At the risk of plagiarising John's excellent review of Pathologic... Actually, where's the risk in plagiarising John? I can simply poke him in the stomach! Prod. So: "Living city". It's a misnomer, for the most part. The city only ever lives when you start changing it. If you don't start, it never will.
It's a good point. Trees in games don't make a sound when they fall over in a forest and no-one's there, because they don't fall over. They don't even exist unless you're there. Grand Theft Auto has this problem, but then the whole point of GTA is that you're bigger than the city. It's subservient. GTA's not a Truman Show; it's a God Game, where everything bends to your whim - even time. It's still annoying though. It's a game where you can stand still for 50 days and it's as though nobody noticed.
Dead Rising turned this on its head to some extent. One of the reasons I love it so is that the trees do exist, they do fall over, and you've no chance of getting to all of them in time to see or hear it happen. And while Canis Canem Edit doesn't quite go that far (nor, sadly, does it allow you to hack up the other students), it does break free of its structural education in the Scottish playgrounds of Liberty, Vice and San Andreas in another way: you've got to work around the school bell. Tommy Vercetti, Tony Cipriani, Carl Johnson - Rockstar's criminals have a pliable relationship with time. Jimmy Hopkins has a pliable relationship with authority, but he's still forced to work within boundaries - this is one of many things that separates Canis Canem Edit from its rivals.
From the first morning after you arrive at Bullworth Academy, your adventures need to be undertaken in the context of your other obligations. You can roam around, meet people, explore the grounds looking for hidden surprises; but if you're caught out of class during the morning or afternoon period, you'll be hotly pursued by prefects - little red dots with visible cones of vision on your radar - until you can hide, or until you're brought to heel and sent to lessons. If it's after curfew, you're sent to bed. Add to that that certain things are only open at certain times of day, and some missions only occur on special occasions - like Halloween - and it lends the unliving city of Bullworth more credence. You're under pressure, and it's compelling. You're like Harry Potter with a slingshot and a skateboard.
It's a bit of an existential point, but it's one of many things that struck us when we went back to school with Rockstar this week. Given the chance to spend over three hours exploring the first chapter of Canis Canem Edit, we were given a really good sense of the game's tone, pace, content and structure.
It's best thought of as a kind of Grand Theft Auto spin-off where the authority has yet to lose control, but where your exceptional talents as the world's key player are much more carefully integrated. Tossed out of the car by your unlikable parents, you almost immediately have to fend for yourself. On the way to the dorm, you're tackled by the preps, grounding you in basic combat techniques - fisticuffs! Separated and sent on your way, you're met by Gary, a poncy kid with ADD who clearly wants to build an empire and use you as a blunt instrument for doing so; in the dorm, you change into your school clothes, save your game in your diary, and pass the bed where you'll have to sleep at night in order to recoup energy. You also meet Pete, an effeminate young fellow whom Gary likes to pick on, but it's Gary who drags you on a whistlestop tour of the school and how to do wrong in it, learning how to spot prefects and hide from them, pick your way into lockers (rotating the analogue stick to fiddle with the padlock tumbler), and when all else fails how to apologise (L1 + X).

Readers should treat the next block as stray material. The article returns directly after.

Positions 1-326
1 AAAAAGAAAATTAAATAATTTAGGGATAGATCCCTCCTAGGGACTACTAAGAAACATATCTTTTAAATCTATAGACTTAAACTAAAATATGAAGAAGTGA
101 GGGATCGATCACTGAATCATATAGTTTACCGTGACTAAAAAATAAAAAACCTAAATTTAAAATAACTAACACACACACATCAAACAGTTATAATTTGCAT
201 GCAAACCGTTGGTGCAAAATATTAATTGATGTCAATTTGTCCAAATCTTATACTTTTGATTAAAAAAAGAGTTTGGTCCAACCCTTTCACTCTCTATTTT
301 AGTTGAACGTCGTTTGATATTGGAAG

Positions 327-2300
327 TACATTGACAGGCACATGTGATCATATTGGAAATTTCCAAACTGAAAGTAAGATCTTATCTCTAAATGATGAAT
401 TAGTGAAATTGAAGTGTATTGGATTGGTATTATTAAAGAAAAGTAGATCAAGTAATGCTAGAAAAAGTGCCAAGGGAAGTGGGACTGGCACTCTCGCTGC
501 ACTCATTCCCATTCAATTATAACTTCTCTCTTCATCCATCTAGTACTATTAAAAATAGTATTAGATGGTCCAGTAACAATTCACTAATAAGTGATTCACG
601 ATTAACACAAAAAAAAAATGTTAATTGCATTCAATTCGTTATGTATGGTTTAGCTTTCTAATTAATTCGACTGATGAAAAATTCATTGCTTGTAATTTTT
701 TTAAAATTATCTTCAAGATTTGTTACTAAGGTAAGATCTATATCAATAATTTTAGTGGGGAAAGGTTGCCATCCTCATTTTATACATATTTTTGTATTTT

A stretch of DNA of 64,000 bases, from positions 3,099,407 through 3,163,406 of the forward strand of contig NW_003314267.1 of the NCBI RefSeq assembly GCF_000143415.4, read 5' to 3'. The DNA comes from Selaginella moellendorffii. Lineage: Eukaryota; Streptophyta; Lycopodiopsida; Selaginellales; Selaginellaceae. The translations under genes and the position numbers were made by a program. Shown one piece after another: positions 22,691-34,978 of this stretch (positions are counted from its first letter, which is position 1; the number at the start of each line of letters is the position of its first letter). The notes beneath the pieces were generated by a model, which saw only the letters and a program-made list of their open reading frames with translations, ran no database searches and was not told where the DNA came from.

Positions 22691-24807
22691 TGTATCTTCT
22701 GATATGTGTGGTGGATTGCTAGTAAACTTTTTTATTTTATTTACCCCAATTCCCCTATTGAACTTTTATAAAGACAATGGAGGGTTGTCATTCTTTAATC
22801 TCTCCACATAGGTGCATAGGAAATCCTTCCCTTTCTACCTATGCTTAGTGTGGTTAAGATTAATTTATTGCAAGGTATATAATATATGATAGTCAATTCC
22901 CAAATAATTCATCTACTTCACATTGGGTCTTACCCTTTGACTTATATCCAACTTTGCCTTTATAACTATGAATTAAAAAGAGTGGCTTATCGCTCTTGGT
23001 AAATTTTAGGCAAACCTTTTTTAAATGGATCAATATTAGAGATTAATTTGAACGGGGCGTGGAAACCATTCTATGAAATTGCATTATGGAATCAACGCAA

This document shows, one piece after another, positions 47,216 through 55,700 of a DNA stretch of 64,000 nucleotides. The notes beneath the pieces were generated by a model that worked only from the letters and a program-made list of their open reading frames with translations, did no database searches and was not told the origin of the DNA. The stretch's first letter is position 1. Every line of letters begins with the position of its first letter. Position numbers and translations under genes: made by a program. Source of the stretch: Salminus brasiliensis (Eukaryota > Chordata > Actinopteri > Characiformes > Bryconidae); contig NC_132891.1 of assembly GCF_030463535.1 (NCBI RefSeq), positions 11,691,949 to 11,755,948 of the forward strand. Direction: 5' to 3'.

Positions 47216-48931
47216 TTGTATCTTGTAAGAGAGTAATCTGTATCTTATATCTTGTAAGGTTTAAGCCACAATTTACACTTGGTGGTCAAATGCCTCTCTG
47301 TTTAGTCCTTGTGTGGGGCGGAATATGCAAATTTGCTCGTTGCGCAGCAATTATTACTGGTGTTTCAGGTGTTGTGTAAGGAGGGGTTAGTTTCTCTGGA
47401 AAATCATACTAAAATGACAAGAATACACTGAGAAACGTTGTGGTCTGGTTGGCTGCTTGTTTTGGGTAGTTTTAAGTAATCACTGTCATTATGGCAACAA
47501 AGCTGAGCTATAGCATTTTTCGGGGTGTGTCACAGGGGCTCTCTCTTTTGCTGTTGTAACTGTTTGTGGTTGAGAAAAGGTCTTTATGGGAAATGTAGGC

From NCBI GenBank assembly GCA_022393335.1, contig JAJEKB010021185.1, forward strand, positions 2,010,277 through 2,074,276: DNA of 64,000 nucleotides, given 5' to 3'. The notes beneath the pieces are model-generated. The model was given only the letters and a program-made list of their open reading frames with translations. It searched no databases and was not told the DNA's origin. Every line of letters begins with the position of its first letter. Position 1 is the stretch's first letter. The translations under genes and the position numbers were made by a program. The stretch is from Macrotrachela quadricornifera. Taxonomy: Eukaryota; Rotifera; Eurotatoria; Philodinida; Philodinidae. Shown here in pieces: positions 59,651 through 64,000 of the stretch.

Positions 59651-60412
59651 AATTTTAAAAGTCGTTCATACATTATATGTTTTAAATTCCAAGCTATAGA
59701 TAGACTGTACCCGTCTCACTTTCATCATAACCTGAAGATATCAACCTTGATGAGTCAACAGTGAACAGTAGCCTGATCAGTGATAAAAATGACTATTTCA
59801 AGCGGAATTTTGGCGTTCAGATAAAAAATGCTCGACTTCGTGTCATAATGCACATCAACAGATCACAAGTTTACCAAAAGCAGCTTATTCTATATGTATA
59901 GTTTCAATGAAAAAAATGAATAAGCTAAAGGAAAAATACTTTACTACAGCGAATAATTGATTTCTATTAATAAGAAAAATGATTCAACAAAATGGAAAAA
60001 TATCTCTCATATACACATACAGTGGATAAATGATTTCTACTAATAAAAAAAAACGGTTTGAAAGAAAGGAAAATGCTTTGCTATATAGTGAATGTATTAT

You also meet Eunice, a chubby girl whose chocolates have been pinched, and by greeting her (L1 + X, again), you're able to take on the task of getting them back, for which she thanks you by planting herself on your lips. As you move about the school later, you hear other students mentioning this - partly a nice example of how the world changes its view of you, and partly the first signs of Gary's Machiavellian counter-intelligence. Into the cafeteria you then go, to meet the groups that make up the student body - the preps, the greasers (think T-Bird jackets and pomade), the nerds and jocks - and their relative levels of respect for you will also vary as you integrate with the campus. Then the school bell goes, the pocket-watch takes its permanent place in the top-left of the screen, and the pressure begins to manifest itself.
You might imagine attendance of your classes is the punishment mechanism, but in reality it's not; punishment comes from the confiscation of tools and weapons when you're caught by prefects. Classes themselves are actually quite useful. Chemistry is a rhythm-response mini-game, which is simple and doesn't overstay its welcome; the upshot of completing it successfully is that you gain the ability to create fire-crackers using the chemistry set in your dorm. Art involves drawing lines over a picture, as little eraser icons try and break the bits you've already drawn, and improves your chances with the ladies; completing level two of art gives you a 50 percent health boost whenever you kiss someone. English helps you apologise more convincingly, thus getting out of having to fight everyone, and the English lesson itself is actually, believe it or not, mildly educational. The idea is to take a group of scrambled letters and form as many words out of them as possible in two minutes. There are five completable levels for each class, and - it's almost amusing - your education is effectively character development.
The game continues to present itself through various missions that Jimmy undertakes during his first days in school. Thanks to GTA there's a familiarity to some of the controls and other fundamentals, but there's still quite a lot to take in, and it speaks well of Canis Canem Edit that much of the tutelage is handled subtly, without shoving reams of text in your face - although I suppose a decent education system was a bit of a prerequisite for a game about school-life.